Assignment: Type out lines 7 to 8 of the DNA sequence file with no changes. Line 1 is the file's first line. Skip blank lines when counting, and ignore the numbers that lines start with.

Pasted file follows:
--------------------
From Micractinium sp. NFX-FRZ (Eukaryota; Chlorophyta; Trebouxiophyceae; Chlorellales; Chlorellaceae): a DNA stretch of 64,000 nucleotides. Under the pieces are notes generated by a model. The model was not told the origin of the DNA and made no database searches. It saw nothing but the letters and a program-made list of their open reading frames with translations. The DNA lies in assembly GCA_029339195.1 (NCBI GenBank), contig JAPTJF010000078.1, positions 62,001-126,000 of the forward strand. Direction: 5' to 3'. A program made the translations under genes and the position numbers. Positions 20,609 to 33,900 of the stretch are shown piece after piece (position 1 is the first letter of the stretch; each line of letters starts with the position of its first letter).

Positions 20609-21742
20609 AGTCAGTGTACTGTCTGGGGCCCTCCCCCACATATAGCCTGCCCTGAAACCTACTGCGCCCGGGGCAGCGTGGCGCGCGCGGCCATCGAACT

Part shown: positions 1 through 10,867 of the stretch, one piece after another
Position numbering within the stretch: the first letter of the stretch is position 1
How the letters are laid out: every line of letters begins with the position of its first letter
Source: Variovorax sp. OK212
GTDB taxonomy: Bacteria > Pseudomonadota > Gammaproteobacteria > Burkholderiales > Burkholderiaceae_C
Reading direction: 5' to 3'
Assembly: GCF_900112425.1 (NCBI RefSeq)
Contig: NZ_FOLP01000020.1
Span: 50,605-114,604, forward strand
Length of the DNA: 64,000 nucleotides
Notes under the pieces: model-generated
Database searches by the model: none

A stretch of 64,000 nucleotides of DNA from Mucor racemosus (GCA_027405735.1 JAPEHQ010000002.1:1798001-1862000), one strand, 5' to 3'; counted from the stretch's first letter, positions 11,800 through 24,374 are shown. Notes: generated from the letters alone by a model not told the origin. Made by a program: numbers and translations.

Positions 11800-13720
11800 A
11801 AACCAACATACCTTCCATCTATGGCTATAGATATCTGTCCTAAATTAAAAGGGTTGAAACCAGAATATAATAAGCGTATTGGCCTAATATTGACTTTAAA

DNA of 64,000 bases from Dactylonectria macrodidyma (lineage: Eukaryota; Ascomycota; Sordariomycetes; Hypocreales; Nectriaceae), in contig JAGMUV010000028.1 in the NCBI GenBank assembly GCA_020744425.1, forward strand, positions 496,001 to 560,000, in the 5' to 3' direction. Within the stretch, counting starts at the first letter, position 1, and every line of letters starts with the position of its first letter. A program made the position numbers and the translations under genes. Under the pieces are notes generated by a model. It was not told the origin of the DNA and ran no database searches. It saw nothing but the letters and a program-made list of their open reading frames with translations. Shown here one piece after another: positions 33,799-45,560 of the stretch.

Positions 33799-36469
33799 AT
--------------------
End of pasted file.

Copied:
Source: Variovorax sp. OK212
GTDB taxonomy: Bacteria > Pseudomonadota > Gammaproteobacteria > Burkholderiales > Burkholderiaceae_C